A role for the integrin alpha6beta1 in the differential distribution of CD4 and CD8 T-cell subsets within the rheumatoid synovium.
Haworth O., Hardie DL., Burman A., Rainger GE., Eksteen B., Adams DH., Salmon M., Nash GB., Buckley CD.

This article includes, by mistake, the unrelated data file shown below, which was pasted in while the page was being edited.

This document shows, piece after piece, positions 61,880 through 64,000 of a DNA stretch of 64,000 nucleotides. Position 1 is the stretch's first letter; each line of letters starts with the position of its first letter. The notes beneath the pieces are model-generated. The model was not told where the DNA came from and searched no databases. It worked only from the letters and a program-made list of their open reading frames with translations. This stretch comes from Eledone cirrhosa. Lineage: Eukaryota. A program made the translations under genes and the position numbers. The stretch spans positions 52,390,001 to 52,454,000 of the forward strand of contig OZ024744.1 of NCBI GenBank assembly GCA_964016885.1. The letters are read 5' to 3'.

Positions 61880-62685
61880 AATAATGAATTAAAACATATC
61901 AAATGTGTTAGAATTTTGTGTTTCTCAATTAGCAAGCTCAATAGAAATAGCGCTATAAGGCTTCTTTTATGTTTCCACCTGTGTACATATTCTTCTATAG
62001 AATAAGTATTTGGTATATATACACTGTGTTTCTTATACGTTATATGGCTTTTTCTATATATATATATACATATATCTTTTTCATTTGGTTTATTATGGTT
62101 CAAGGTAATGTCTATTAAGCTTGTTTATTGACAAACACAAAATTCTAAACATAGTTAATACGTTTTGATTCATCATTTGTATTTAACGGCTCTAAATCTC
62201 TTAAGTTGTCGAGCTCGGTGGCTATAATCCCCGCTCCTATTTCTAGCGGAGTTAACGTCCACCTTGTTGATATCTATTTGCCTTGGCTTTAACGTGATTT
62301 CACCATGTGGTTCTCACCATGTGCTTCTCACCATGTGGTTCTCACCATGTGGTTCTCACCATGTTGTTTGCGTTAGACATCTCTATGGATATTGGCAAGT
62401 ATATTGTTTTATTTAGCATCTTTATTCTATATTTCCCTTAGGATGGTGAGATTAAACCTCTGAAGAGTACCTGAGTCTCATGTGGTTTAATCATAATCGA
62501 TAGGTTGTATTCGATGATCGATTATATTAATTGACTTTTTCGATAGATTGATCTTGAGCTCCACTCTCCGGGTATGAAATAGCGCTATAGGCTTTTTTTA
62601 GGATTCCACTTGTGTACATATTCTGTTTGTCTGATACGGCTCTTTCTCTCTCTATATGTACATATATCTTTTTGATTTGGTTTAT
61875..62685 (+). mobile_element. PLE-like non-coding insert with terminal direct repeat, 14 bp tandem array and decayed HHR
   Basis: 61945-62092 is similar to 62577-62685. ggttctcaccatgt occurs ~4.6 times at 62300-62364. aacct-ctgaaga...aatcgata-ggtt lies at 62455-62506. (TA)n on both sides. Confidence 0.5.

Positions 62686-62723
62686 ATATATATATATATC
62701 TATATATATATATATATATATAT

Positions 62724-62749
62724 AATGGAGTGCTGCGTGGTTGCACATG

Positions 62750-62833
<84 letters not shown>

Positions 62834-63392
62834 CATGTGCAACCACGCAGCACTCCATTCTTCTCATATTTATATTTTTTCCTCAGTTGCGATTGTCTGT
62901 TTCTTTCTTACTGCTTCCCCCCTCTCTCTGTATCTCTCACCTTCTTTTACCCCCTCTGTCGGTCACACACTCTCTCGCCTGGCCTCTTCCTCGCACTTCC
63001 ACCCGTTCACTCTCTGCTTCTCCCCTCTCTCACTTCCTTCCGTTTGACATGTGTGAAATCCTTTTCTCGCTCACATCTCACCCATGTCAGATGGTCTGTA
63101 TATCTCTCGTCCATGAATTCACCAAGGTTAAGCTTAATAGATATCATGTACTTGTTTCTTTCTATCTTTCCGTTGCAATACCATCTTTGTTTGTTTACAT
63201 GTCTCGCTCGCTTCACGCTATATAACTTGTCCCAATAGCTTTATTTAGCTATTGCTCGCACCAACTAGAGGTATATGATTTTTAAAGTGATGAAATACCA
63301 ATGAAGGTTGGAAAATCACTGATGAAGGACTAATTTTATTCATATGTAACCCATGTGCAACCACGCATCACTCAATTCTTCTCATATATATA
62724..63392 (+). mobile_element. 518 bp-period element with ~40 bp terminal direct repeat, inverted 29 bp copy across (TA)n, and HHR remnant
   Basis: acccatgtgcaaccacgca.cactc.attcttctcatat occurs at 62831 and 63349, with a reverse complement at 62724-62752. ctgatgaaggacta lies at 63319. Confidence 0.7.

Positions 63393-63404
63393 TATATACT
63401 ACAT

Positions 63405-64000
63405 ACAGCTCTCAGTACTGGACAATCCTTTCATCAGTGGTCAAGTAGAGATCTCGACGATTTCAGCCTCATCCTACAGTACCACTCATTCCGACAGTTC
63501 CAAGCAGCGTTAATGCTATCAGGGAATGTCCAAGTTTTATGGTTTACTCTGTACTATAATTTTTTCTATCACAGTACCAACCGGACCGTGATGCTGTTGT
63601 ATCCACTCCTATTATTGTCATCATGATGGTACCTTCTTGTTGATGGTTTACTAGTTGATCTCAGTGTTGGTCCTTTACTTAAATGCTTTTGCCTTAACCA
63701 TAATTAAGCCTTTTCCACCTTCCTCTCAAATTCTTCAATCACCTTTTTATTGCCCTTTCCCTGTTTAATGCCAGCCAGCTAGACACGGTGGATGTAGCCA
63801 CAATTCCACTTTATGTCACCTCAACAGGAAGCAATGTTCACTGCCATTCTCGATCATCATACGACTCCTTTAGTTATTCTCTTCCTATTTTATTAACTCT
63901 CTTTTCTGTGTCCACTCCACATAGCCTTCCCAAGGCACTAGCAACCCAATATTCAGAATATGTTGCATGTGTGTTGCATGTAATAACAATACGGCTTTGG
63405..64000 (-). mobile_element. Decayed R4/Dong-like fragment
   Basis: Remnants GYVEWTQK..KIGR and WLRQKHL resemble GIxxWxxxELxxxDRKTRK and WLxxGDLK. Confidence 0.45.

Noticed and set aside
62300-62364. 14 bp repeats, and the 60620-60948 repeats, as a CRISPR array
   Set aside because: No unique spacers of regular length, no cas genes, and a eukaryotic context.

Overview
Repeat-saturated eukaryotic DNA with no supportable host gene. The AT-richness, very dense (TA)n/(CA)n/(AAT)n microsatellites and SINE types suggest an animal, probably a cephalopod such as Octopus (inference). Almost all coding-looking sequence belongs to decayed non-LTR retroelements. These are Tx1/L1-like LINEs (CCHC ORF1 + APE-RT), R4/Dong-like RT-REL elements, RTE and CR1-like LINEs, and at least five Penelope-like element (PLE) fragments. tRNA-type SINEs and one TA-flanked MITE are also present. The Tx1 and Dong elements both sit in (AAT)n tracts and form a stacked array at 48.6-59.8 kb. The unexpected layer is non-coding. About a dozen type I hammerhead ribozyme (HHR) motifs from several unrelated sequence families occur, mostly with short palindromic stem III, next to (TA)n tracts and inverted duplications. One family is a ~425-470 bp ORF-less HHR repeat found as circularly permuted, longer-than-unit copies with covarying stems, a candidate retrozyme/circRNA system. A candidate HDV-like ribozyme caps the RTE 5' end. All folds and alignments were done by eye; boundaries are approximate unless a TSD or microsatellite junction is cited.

OBJECTIVE: CD4 and CD8 T-cell subsets accumulate in distinct microdomains within the inflamed rheumatoid synovium. The molecular basis for their differential distribution remains unclear. Since chemokines and adhesion molecules play an important role in the positioning of leucocytes at sites of inflammation, we tested the hypothesis that the differential expression and function of chemokine and/or adhesion molecules explains why CD4(+) T cells accumulate within perivascular cuffs, whereas CD8(+) T cells distribute diffusely within the tissue. METHODS: Expression of an extensive panel of chemokine receptors and adhesion molecules on matched CD4(+) and CD8(+) T cells from peripheral blood (PB) and synovial fluid (SF) was analysed by multicolour flow cytometry. Migration assays and flow-based adhesion assays were used to assess the functional consequences of any differences in the expression of chemokine and adhesion receptors. RESULTS: CD4(+) and CD8(+) T cells from PB and SF expressed unique yet consistent patterns of chemokine and adhesion receptors. SF CD8(+) T cells were much less promiscuous in their expression of chemokine receptors than SF CD4(+) T cells. The alpha(6)beta(1) integrin was highly expressed on PB CD4(+) T cells, but not on PB CD8(+) T cells. Laminin, the ligand for alpha(6)beta(1), retained CD4(+) T cells, but less so CD8(+) T cells, within inflamed synovial tissue. CONCLUSION: Infiltrating PB CD4(+) T cells, but not CD8(+) T cells, express functional levels of the alpha(6)beta(1) integrin. We propose that this leads to their retention within the rheumatoid synovium in perivascular cuffs, which are defined and delineated by the expression of laminin.